While redcaps may be an innocent-sounding name for a mythical creature, this couldn’t be further from the truth. These malignant faeries of Scottish folklore aren’t creatures you’d want to come across while exploring the hidden grottos and glens of Scotland. Luckily, if you’re not planning to visit one of Scotland’s ruined castles, you’ll probably avoid these little villains.

But what is a redcap exactly? Well, that’s exactly what this article aims to inform you about. We’ll cover everything you need to know about redcaps, from their characteristics, stories involving redcaps, and where you can find them today.

What is a Redcap?

A redcap is a type of malevolent, murderous spirit or faerie that originates from the Scottish Borders. They’re also sometimes called Redcombs or Bloody Cap (you’ll understand why in a bit). According to Border folklore, redcaps would kill regularly, using their fingers armed with talons and long prominent teeth.

Description of Redcaps

A redcap mythical creature typically has a shorter stature with a thickset frame and eyes of a fiery red colour. They usually have very elvish or gnomish features, along with prominent teeth, skinny fingers, and grisly hair streaming from their head. The most iconic descriptor to instantly recognise a redcap is its large red caps (who would’ve guessed!).

As the legend goes, these caps are soaked with their victim’s blood, giving it an eerie crimson hue. Sometimes, redcaps are also equipped with weaponry and armour, such as their iron-shod boots. Several stories describe their skinny fingers armed with heavy iron pikes or spears.

Where Do Redcaps Come From?

Where do Redcaps Come From

Redcaps are deeply rooted in Scottish folklore, specifically the Scottish borders. It’s theorised that the wars that plagued the region between Scotland and England were what spawned the tale of the redcaps, as well as their bloodthirsty.

The region isn’t filled with redcaps that would murder travellers, however, and some were actually a sign of good fortune. There’s a tale of a redcap in Perthshire that instead paints a picture of a happy little old man living in Grantully Castle who bestows good fortune. Spot him, and you’ll be blessed with favourable luck!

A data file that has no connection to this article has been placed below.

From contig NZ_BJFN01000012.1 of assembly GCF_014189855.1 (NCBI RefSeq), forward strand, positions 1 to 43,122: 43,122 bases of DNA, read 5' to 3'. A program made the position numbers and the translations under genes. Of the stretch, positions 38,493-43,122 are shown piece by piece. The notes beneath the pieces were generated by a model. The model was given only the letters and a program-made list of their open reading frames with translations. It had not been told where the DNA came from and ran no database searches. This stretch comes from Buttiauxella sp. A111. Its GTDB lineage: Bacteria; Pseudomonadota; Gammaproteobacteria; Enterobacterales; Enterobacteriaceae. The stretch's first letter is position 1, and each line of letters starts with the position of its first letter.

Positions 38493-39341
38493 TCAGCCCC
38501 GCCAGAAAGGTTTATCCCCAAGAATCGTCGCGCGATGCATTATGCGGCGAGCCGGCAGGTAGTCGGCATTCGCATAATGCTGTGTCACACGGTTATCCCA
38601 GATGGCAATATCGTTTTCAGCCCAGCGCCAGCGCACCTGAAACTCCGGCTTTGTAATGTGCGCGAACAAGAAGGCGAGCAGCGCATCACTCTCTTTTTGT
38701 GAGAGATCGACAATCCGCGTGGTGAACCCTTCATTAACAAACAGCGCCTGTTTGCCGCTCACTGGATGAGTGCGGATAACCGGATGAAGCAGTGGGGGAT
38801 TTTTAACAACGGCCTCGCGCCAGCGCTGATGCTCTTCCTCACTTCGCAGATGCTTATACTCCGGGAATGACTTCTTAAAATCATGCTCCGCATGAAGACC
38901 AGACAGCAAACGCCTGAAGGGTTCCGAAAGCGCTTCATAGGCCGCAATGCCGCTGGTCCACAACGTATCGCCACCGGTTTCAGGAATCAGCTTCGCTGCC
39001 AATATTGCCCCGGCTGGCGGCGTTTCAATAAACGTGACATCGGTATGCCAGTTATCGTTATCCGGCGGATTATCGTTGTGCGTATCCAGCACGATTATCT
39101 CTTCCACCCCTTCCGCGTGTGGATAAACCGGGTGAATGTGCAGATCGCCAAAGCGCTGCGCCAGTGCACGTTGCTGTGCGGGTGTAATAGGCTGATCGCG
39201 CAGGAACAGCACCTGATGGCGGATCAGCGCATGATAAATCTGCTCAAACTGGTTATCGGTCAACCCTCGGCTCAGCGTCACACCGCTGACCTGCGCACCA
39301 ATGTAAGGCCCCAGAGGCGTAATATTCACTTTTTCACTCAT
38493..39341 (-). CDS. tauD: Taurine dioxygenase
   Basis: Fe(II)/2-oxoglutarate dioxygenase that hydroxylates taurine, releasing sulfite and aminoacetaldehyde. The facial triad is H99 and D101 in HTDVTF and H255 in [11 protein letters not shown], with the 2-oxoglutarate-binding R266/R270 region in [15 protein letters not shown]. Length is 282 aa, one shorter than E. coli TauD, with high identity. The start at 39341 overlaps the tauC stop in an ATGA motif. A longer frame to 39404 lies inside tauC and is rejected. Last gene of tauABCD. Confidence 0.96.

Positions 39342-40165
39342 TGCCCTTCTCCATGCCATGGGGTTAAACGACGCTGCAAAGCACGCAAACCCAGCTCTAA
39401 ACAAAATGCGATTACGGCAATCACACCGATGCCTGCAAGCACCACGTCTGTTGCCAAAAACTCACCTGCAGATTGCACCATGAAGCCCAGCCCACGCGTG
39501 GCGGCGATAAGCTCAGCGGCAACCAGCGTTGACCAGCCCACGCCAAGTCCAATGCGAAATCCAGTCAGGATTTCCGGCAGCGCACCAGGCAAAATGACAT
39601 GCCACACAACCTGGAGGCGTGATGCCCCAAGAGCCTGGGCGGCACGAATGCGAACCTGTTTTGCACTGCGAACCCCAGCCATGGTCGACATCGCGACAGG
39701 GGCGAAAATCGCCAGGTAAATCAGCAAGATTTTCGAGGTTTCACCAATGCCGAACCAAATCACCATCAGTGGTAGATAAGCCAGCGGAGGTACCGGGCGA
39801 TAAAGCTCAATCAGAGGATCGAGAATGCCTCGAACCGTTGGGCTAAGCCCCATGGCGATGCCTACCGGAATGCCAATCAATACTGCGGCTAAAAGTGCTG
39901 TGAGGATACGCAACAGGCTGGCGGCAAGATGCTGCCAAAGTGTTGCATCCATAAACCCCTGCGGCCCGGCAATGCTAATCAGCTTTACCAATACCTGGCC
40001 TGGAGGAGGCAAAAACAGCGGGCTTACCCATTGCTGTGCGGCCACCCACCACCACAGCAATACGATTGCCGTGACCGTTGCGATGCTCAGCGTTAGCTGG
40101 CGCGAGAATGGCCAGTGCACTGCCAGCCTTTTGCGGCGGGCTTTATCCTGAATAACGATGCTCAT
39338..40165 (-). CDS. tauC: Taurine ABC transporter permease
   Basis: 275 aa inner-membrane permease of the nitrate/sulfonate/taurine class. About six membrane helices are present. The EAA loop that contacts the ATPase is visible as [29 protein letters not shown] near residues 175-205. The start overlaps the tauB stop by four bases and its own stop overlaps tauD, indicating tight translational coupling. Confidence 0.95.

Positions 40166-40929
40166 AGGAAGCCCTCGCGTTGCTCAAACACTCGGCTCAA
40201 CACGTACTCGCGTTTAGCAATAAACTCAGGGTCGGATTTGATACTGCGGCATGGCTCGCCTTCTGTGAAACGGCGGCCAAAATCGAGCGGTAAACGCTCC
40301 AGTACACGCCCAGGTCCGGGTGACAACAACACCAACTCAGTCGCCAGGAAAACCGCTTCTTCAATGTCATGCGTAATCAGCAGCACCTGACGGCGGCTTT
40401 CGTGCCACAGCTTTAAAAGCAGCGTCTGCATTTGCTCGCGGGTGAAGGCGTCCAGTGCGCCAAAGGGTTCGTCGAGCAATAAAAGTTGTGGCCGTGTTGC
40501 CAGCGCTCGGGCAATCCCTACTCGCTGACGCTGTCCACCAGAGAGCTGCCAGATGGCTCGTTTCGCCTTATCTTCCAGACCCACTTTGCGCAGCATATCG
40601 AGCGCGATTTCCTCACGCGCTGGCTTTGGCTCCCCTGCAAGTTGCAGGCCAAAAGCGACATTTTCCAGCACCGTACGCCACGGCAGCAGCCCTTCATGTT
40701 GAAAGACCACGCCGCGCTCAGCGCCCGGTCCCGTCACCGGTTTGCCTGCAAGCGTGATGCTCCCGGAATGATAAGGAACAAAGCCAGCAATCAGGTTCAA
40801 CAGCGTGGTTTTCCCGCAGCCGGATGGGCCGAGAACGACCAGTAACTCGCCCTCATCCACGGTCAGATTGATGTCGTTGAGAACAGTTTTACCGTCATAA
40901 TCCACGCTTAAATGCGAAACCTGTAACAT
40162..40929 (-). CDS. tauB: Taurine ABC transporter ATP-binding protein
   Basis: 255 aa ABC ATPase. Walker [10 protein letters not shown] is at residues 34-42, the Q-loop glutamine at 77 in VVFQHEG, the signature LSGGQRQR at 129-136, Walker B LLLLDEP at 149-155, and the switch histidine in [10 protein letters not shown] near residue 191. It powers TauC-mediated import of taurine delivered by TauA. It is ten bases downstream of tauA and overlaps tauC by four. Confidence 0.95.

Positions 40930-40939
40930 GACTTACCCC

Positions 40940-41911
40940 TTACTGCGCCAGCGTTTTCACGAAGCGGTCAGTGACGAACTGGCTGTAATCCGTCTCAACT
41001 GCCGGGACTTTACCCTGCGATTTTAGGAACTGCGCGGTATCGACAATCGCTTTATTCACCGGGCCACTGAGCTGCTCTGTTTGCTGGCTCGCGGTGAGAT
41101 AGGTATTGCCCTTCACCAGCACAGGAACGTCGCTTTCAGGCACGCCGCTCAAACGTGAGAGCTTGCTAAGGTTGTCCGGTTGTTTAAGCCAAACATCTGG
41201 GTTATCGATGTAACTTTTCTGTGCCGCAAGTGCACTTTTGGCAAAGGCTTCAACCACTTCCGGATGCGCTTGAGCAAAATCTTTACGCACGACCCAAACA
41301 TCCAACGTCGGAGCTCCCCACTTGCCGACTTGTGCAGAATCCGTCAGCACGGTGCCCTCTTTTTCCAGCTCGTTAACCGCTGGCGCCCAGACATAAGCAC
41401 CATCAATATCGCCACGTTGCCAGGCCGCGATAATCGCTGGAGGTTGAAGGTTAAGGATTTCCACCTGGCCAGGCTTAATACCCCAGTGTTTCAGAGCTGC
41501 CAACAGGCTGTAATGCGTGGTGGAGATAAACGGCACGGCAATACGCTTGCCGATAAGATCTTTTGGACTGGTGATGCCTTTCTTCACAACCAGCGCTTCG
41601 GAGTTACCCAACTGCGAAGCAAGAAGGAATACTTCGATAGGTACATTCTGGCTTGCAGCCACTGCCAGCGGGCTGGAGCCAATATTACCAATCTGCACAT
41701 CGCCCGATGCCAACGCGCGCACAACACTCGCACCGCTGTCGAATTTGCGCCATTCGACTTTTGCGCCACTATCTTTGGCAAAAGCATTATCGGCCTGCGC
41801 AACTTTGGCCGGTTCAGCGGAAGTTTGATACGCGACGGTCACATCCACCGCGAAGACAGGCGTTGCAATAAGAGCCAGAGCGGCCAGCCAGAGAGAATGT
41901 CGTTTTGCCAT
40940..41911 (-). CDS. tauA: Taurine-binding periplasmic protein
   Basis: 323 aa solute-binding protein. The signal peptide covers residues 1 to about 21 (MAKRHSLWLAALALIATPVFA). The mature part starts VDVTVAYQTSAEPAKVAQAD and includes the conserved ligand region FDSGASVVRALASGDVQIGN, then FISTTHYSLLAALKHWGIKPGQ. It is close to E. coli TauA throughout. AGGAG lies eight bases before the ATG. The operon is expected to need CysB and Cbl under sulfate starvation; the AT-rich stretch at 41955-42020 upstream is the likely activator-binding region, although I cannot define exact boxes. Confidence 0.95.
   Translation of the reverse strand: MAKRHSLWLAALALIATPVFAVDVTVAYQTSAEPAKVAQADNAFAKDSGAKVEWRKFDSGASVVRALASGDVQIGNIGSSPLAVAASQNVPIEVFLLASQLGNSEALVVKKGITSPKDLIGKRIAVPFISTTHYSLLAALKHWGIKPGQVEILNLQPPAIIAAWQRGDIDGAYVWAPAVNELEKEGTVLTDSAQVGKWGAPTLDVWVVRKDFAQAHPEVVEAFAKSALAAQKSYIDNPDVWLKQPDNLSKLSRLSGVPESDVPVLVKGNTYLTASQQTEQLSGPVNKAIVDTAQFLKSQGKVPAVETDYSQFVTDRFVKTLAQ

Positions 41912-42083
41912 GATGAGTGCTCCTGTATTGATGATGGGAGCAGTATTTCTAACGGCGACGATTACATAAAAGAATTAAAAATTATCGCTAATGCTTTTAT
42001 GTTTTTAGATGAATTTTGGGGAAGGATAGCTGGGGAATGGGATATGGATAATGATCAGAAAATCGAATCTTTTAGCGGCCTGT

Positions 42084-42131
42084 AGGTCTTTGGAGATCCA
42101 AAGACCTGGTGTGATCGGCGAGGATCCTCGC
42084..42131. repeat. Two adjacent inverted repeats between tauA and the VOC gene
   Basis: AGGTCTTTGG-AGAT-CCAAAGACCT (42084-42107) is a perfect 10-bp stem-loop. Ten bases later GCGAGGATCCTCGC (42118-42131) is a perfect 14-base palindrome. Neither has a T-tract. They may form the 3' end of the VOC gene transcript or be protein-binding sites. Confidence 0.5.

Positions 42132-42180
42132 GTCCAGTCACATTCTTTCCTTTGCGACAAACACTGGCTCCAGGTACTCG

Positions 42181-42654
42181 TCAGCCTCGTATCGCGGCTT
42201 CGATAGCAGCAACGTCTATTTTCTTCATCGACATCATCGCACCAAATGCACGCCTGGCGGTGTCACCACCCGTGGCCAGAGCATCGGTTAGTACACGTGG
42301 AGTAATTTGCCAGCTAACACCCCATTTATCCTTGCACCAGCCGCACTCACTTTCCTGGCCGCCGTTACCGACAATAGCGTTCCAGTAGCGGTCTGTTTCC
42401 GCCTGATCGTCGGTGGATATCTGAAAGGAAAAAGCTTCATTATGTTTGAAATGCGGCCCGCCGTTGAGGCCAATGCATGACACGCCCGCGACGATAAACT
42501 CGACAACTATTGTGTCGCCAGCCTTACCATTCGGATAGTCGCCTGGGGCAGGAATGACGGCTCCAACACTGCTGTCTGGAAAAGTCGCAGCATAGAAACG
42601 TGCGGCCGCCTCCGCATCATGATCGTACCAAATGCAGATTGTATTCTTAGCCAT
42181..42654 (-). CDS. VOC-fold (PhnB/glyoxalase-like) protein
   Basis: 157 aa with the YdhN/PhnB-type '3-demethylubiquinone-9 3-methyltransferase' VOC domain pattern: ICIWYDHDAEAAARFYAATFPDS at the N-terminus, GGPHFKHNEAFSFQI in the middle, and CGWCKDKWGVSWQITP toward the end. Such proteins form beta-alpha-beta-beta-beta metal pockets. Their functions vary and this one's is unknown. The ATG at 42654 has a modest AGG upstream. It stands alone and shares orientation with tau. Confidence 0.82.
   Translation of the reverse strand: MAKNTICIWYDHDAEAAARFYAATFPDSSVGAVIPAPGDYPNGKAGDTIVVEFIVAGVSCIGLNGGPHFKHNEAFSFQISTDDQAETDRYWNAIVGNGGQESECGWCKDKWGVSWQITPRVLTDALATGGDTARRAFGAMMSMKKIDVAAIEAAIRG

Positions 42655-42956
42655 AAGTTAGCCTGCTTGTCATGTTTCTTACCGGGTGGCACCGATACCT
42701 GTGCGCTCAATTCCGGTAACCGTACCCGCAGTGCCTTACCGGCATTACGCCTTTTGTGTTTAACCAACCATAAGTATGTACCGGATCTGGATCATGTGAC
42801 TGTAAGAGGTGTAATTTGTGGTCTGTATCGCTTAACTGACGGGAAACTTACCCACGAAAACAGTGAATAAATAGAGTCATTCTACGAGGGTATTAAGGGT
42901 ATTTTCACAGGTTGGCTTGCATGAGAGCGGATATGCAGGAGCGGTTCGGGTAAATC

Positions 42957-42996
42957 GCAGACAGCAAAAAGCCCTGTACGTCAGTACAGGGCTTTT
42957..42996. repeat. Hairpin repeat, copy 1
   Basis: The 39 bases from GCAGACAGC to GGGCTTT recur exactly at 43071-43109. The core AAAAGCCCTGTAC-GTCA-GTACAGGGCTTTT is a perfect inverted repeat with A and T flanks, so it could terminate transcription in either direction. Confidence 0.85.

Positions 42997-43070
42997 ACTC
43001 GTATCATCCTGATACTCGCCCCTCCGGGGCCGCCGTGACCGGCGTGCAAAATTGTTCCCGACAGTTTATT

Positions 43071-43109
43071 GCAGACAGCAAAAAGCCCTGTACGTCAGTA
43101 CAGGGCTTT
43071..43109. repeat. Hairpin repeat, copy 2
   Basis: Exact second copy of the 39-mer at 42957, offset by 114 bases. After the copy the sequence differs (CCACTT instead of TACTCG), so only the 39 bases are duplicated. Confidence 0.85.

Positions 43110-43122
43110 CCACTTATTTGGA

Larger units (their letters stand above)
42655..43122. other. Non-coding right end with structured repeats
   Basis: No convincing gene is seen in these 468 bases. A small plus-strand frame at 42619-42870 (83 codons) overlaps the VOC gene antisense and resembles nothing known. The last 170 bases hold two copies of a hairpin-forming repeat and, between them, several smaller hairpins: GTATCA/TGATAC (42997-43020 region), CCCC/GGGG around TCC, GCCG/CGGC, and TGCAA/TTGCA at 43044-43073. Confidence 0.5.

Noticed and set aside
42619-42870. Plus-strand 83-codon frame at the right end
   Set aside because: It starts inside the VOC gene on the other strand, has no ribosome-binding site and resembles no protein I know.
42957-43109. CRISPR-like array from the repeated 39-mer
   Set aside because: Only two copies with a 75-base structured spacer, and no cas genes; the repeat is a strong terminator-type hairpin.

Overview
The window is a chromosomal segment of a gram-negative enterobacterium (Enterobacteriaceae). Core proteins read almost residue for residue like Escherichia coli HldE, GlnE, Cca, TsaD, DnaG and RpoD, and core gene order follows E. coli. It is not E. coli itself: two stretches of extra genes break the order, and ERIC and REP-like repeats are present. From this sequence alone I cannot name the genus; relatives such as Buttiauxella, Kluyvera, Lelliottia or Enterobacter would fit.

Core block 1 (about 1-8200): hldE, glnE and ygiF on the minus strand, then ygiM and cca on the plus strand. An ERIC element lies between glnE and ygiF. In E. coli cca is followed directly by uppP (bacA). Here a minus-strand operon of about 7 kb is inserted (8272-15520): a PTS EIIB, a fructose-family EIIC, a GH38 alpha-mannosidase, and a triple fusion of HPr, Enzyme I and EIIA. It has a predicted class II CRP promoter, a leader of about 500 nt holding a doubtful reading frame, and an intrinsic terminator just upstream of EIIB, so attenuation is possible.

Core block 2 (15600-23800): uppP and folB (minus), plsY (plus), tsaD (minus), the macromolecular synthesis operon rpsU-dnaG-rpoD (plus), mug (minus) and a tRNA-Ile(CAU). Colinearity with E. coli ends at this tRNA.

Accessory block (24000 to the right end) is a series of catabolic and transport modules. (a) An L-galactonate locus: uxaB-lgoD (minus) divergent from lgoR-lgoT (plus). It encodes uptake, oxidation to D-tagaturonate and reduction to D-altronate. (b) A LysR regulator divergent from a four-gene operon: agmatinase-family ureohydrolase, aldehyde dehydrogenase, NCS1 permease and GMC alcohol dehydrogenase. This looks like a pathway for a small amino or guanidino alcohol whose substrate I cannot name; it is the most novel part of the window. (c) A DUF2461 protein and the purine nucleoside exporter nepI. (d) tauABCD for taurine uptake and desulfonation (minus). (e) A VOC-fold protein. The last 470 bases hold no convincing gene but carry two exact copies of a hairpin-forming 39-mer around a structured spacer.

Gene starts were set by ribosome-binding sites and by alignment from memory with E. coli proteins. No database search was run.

Sometimes, people referred to faeries in general as redcaps, even if they were benevolent creatures. In Dutch folklore, redcaps were more similar to brownies – another type of faerie.

William Henderson and Redcaps

A popular Scottish folklorist called William Henderson offers more insight into the redcap. His description of the creature is the one that many of us use today:

“He is depicted as a short, thickset old man, with long prominent teeth, skinny fingers armed with talons like eagles, large eyes of a fiery-red colour, grisly hair streaming down his shoulders, iron boots, a pikestaff in his left hand, and a red cap on his head”

Taking on a redcap is never recommended. Despite their iron boots, you’d be hard-pressed to outrun one. Only two possible defences pop up often in folklore.

You can either quote the Bible at him or hold up a Cross. Either of these actions should drive them away. If you’re successful, the redcap disappears with a yell in a flash of flames and leaves behind a large tooth.

Stories of Redcaps

Stories of Redcaps

The Anglo-Scottish border is filled with unique stories about redcaps, which were supposedly impossible to kill without using words of scripture or with a crucifix. Here are some of the most famous stories involving redcaps:

Robin Redcap and William de Soulis

One of the most famous stories involving a redcap was Robin Redcap, the familiar of Lord William de Soulis. While Robin Redcap was familiar to Lord Soulis, he was far from a helpful entity in the lord’s life. The redcap supposedly would wreak havoc on the lands around Hermitage Castle, where the Lord lived.

The story then recites that Lord Soulis was taken to a stone circle near the castle called Ninestane Rig and boiled to death. Historical records, however, cite that William de Soulis was instead imprisoned in Dumbarton Castle and shortly died there.

Walter Scott’s Version

In another version of the story, which originates from a ballad recorded by Sir Walter Scott, the redcap granted Lord Soulis safety against weapons within the castle. This redcap lived in a chest secured by three strong padlocks.

Scott also mentioned the idea that redcaps are a type of spirit that haunts ruined castles and towers in the southern reaches of Scotland.

The Origins of the Redcap

The origins of redcap may originate from a similar spirit that haunts the Border ruins, including the dunter and powrie. These noisy sprites can be identified by the sound of beating flax, which can predict death if the noise goes on longer than expected.

From these superstitions, William Henderson notes that the Picts that originally built the Border castles would often use human blood in order to purify the stones. The belief was that this grisly act would actually create resident ghosts and redcaps. Lord Soulis could have gained his familiar redcap using this method.

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